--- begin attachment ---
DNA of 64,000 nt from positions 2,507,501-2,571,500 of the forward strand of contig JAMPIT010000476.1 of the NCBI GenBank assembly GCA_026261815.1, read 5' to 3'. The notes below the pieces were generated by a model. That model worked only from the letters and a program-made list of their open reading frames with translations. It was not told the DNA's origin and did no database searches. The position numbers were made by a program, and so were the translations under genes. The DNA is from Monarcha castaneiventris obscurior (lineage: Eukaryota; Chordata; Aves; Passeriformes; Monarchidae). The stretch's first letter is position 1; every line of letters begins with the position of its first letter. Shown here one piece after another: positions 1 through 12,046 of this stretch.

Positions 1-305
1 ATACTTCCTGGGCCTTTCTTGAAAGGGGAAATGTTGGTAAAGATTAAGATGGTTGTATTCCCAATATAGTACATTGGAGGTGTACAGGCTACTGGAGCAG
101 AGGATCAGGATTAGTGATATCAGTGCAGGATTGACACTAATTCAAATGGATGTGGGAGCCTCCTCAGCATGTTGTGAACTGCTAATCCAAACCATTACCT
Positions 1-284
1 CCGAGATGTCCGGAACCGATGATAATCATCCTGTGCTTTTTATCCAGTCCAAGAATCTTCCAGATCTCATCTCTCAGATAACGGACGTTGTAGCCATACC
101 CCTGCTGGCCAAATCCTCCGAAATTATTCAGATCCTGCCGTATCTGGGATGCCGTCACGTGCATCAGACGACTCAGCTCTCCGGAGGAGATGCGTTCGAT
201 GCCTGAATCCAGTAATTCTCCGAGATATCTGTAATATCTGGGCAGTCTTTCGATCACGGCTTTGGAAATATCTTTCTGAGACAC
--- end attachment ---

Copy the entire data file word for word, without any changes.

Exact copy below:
DNA of 64,000 nt from positions 2,507,501-2,571,500 of the forward strand of contig JAMPIT010000476.1 of the NCBI GenBank assembly GCA_026261815.1, read 5' to 3'. The notes below the pieces were generated by a model. That model worked only from the letters and a program-made list of their open reading frames with translations. It was not told the DNA's origin and did no database searches. The position numbers were made by a program, and so were the translations under genes. The DNA is from Monarcha castaneiventris obscurior (lineage: Eukaryota; Chordata; Aves; Passeriformes; Monarchidae). The stretch's first letter is position 1; every line of letters begins with the position of its first letter. Shown here one piece after another: positions 1 through 12,046 of this stretch.

Positions 1-305
1 ATACTTCCTGGGCCTTTCTTGAAAGGGGAAATGTTGGTAAAGATTAAGATGGTTGTATTCCCAATATAGTACATTGGAGGTGTACAGGCTACTGGAGCAG
101 AGGATCAGGATTAGTGATATCAGTGCAGGATTGACACTAATTCAAATGGATGTGGGAGCCTCCTCAGCATGTTGTGAACTGCTAATCCAAACCATTACCT
Positions 1-284
1 CCGAGATGTCCGGAACCGATGATAATCATCCTGTGCTTTTTATCCAGTCCAAGAATCTTCCAGATCTCATCTCTCAGATAACGGACGTTGTAGCCATACC
101 CCTGCTGGCCAAATCCTCCGAAATTATTCAGATCCTGCCGTATCTGGGATGCCGTCACGTGCATCAGACGACTCAGCTCTCCGGAGGAGATGCGTTCGAT
201 GCCTGAATCCAGTAATTCTCCGAGATATCTGTAATATCTGGGCAGTCTTTCGATCACGGCTTTGGAAATATCTTTCTGAGACAC